Presidential race

By Brian Arkinstall

In a vast departure from the three candidates who ran last year, this year there are seven candidates running for the prestigious position of Students’ Union President. The election race promises to be quite heated, considering pressing campus issues and the sheer number of candidates running.

The candidates present a wide variety of goals and proposals, but they also have some issues in common. Tuition is mentioned often, as is the expansion of MacEwan Student Centre.

Some candidates have chosen to take a different position on the issue of tuition.
"We need to shift the SU’s argument on tuition increases," said David Quayat. "We need to focus on accountability. Why did admin have a $70 million surplus? Why do the have $50 million right now? Why did Terry White take a 15 per cent pay hike? The SU needs to focus on how the university is unaccountable and mismanages tuition and taxpayers’ money."

The issue of availability and accountability of the president to the students was also brought forth.

"By voting for me you are voting for a different kind of leader," said candidate Leah Rajesky. "A leader who will work with other leaders in the university to get more done than they can alone, and that is going to benefit everyone."

All of the candidates agreed that it is important to get the voters out for this year’s election.

"I think that students have to realize that everything that we decide in SLC affects every one of them," stated candidate Faisal Rana. "I don’t want to blame the students for it [apathy], I think the SU has to be way more effective," stated candidate Faisal Rana. "We have to be out there telling them this is what we are doing for you We have to make sure that they know what we’re about and we know what they’re about-what they want."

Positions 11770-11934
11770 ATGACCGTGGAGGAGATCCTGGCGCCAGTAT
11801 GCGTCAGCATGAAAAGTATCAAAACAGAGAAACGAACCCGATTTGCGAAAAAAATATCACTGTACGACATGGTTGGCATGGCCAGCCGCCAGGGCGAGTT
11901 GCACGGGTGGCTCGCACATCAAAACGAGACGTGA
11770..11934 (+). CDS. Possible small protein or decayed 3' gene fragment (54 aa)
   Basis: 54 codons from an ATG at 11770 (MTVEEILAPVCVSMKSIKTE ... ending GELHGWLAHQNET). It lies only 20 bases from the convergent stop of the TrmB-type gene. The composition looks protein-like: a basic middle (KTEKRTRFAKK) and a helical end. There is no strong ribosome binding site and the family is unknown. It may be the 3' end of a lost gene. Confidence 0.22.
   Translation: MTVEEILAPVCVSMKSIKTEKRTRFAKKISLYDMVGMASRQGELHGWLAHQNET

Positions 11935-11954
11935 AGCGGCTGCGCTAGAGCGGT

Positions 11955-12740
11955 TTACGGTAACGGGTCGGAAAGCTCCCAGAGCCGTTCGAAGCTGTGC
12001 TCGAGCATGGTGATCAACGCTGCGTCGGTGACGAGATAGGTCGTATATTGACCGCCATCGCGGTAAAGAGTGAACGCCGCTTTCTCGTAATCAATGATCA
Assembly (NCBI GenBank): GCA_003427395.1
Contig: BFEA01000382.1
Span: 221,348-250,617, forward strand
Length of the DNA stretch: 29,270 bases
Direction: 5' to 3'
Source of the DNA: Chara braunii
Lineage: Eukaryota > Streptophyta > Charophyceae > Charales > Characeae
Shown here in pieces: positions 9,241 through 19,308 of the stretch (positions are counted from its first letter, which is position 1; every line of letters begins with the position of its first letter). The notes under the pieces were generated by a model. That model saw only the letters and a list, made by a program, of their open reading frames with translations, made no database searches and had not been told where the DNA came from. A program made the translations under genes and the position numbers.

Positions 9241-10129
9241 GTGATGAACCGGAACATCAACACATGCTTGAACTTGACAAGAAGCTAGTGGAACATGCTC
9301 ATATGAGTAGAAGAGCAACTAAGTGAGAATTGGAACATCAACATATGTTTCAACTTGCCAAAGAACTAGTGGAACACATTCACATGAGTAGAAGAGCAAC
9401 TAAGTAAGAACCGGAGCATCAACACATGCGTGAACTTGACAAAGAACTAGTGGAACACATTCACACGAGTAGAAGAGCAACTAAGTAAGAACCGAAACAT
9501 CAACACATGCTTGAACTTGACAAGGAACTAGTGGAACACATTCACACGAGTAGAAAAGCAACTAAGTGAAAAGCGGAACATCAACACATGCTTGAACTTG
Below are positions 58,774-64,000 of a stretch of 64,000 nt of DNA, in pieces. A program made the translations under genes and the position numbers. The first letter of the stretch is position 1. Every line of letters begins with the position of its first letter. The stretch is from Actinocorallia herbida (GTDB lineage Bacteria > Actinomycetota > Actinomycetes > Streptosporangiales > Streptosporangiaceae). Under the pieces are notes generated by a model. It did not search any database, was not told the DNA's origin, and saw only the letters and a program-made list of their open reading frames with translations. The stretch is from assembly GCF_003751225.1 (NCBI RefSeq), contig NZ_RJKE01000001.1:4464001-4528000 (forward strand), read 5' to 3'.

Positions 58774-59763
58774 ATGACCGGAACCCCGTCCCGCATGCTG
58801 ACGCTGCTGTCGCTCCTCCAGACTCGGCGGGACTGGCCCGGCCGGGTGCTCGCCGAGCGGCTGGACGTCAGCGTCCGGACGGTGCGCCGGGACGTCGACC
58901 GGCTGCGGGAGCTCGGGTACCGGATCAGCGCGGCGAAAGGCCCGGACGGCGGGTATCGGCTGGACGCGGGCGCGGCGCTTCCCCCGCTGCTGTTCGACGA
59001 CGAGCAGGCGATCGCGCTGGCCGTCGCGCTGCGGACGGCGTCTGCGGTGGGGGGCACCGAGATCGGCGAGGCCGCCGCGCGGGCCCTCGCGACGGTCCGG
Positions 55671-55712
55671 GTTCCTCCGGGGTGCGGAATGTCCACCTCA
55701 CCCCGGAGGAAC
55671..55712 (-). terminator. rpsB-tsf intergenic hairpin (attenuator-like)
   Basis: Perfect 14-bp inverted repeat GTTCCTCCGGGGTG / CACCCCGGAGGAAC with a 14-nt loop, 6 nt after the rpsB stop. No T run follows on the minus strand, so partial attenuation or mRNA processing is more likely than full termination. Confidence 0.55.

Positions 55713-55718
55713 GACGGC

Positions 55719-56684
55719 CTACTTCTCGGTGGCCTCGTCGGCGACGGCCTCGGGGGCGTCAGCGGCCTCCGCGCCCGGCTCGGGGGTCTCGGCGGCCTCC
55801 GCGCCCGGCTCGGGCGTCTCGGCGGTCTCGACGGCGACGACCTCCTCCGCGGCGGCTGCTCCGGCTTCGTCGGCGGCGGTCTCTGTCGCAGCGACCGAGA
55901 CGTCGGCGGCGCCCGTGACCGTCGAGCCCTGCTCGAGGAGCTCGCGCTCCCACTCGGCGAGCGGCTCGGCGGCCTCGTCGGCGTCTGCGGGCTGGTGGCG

"Basically I have nothing to gain by this," said Rahim Sajan. "I am running to make the sacrifice for students, to make some changes for students. People always talk about how the position is paid, but they forget to take the opportunity cost into account. It will hold me back a year in an already delayed education."

Candidates emphasized that students are the most important issue in the election.
"I care about this university, I mostly care about the people here, particularly the students, and I believe I can make a difference," said Rob South. "I think I have the most relevant experience and I have definitely done the most in an elected office, and I bring a cooperative leadership style to the position."

Aaron’s Szott’s focus is tuition.

"Lowering tuition is a pretty big job, and it’s a hard thing to accomplish," said Szott. "I don’t think anybody has been in there that has been very focused on that. I’m running because I want to see some changes in this university, I’ve really gotten tired of how this university treats its students."

Leave a comment